It was as a piece of parting advice that I first heard from my mother’s sister, my godmother Darlúcia: “the best part of the trip is the journey”. Heading off into the unknown, I gradually realized that those words, due to their ancestral and circumstantial force, were being set in motion in order to convey an embodied and common knowledge, safeguarded over many years within my own family. This force of collective evocation is perpetuated both by temporal transmission, across generations, as well as by the spatial experience of our shifts and encounters in the here and now.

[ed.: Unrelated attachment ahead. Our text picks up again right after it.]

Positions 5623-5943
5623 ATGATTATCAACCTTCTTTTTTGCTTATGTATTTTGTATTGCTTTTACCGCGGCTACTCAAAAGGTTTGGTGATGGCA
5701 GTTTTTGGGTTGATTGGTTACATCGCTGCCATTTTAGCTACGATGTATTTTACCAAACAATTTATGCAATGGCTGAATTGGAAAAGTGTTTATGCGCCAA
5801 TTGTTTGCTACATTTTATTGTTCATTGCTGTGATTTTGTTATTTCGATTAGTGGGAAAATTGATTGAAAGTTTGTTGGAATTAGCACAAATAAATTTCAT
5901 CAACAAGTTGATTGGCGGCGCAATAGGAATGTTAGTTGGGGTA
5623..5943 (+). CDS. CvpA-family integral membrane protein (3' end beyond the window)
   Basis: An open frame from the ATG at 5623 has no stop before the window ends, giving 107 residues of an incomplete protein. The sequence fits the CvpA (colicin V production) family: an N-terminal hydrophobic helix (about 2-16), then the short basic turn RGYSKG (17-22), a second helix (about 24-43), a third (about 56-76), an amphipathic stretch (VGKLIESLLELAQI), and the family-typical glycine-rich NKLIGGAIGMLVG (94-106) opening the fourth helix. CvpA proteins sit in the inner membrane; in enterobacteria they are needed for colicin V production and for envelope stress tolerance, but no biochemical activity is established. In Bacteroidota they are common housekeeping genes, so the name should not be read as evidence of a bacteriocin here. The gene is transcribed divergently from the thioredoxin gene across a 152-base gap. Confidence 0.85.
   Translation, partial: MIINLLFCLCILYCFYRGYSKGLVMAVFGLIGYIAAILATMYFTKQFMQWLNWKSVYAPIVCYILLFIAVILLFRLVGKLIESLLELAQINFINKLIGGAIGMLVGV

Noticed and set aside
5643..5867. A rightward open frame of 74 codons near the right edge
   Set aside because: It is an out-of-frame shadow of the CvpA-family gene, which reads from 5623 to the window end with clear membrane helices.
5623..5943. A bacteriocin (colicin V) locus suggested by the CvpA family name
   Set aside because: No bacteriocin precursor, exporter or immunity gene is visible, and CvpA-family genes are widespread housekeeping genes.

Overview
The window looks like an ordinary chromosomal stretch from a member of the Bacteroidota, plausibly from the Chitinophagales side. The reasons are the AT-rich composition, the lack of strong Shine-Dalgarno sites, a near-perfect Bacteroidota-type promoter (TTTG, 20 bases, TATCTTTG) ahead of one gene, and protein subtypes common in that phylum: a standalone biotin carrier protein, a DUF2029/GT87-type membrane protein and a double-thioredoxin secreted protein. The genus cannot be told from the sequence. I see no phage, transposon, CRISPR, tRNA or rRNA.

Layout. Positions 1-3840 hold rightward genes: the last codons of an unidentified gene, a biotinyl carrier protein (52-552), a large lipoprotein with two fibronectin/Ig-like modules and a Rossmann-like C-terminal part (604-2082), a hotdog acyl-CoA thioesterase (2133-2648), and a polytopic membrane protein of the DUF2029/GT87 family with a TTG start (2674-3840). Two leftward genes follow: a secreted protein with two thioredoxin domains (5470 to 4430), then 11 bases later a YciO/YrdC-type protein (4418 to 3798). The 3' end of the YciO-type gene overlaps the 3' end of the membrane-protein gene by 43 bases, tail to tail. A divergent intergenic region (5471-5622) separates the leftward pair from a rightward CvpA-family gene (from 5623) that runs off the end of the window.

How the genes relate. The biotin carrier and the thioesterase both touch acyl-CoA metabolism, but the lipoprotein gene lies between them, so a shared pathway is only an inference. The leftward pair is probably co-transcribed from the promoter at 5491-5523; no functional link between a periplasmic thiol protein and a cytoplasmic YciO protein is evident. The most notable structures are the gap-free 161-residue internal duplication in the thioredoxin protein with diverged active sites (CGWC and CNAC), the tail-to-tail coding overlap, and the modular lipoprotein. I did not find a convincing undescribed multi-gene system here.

Based on singer, songwriter, and literature specialist Tiganá Santana’s studies of the [Portuguese] translation of African Cosmology of the Bantu-Kongo: Principles of Life and Living by Congolese writer, teacher and spiritual guide Bunseki Fu-Kiau, and understandings about “oral literature performances”, by professor Leda Maria Martins, I came to understand this saying by my aunt, loaded with rhythm and poetry, as a word-frequency: the waves and radiations steeped in the act of uttering that phrase reaffirm the belief in its effective power of realization. So that the experience manifested in language can only be realized and decoded by those who share a certain way of being and living culturally: according to Fu-Kiau, this understanding is only possible for those who can “taste and feel the radiation beauty [n’niènzi a minienie].”